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equally-balanced excellence, not that which is most easy, but that which is most difficult of access. To the credit of former collectors it may be said, that continued and somewhat laborious researches after overlooked merit have often been attended with only negative results.
Withal, this selection claims to be other than former or contemporaneous ones.
There is nothing arbitrary in the unequal length of the biographical sketches. The notices of authors are shortened or prolonged, not as they have achieved a secular distinction, but in proportion as their poetry presents points of contact with religion, and, again, as the sources of information concerning them are open or recondite.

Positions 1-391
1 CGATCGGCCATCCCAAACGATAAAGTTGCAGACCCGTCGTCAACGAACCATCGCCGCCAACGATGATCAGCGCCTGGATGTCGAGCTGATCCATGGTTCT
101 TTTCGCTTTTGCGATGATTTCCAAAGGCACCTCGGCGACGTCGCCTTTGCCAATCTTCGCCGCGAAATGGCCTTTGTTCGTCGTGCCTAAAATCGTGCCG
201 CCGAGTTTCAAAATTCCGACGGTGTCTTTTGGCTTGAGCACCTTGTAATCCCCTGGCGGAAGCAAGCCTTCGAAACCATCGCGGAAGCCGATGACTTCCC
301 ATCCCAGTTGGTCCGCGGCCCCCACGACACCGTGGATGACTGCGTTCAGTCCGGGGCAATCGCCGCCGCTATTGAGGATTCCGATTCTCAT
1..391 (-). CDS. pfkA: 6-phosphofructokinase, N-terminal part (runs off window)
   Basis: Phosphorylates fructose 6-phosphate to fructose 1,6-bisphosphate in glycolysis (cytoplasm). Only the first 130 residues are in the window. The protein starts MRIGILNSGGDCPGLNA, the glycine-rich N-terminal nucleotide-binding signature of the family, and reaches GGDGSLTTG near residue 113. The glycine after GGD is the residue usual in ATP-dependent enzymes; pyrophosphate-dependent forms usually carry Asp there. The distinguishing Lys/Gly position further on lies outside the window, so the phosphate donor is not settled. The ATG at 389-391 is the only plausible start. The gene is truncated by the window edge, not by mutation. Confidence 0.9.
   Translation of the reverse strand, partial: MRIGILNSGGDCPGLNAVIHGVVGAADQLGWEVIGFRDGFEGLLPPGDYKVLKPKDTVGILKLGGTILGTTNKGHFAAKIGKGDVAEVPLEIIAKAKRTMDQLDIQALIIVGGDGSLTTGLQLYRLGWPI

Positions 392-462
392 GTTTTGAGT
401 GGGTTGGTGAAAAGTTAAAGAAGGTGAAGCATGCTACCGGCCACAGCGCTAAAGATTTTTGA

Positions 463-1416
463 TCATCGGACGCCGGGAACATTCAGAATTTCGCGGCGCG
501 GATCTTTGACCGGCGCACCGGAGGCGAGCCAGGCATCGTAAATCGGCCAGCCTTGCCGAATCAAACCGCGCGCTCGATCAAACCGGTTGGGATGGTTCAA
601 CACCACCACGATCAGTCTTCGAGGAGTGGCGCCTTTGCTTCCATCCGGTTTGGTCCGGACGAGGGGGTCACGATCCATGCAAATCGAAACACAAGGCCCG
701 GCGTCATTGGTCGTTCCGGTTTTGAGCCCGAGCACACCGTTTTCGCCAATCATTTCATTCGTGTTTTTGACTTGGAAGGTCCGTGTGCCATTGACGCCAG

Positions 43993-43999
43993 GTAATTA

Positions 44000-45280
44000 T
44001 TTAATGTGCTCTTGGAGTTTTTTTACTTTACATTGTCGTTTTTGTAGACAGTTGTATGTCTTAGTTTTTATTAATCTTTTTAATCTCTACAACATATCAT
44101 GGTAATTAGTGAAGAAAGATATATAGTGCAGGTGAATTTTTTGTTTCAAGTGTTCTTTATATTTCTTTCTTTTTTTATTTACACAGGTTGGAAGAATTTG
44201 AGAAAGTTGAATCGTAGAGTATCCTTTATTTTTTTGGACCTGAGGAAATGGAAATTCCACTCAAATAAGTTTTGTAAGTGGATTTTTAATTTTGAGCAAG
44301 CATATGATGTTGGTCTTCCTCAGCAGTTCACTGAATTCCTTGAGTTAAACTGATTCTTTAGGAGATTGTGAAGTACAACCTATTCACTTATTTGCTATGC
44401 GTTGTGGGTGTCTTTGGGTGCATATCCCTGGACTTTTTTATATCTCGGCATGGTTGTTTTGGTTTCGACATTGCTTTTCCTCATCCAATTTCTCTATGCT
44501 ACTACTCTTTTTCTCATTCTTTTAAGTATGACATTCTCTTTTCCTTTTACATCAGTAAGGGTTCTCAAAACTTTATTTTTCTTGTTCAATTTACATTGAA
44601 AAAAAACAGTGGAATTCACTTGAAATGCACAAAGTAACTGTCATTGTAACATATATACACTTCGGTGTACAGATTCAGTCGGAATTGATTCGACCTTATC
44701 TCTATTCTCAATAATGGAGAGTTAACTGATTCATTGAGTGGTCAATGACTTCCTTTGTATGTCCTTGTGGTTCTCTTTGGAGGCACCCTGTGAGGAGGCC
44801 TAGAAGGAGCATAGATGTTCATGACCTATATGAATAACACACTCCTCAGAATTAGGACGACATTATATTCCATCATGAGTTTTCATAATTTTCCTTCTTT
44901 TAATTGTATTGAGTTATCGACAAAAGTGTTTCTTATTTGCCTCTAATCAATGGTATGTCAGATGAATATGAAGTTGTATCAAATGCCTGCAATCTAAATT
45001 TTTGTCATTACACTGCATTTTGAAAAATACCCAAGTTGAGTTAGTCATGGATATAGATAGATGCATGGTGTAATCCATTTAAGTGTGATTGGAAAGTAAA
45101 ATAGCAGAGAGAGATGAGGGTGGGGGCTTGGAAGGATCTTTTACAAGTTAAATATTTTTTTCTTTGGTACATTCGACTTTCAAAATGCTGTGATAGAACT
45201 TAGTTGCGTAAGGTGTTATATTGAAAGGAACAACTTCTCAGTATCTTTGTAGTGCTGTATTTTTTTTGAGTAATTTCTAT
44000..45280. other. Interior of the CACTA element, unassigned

It has seemed just to the reader, and a sacred right of the author, that poems which profess to be quoted in their integrity should be given unmutilated. One exception may be noted—the suppression of two redundant lines, as extraneous in sense as in form, from the sonnet by William Lithgow.
In a few of the earliest poems their original orthography has been retained, for the reason that it involves the rhythm; and in one or two more modern instances a single terminal word involving the rhyme has been preserved as the author wrote it.
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Off the Blysse that es in Hovene . . .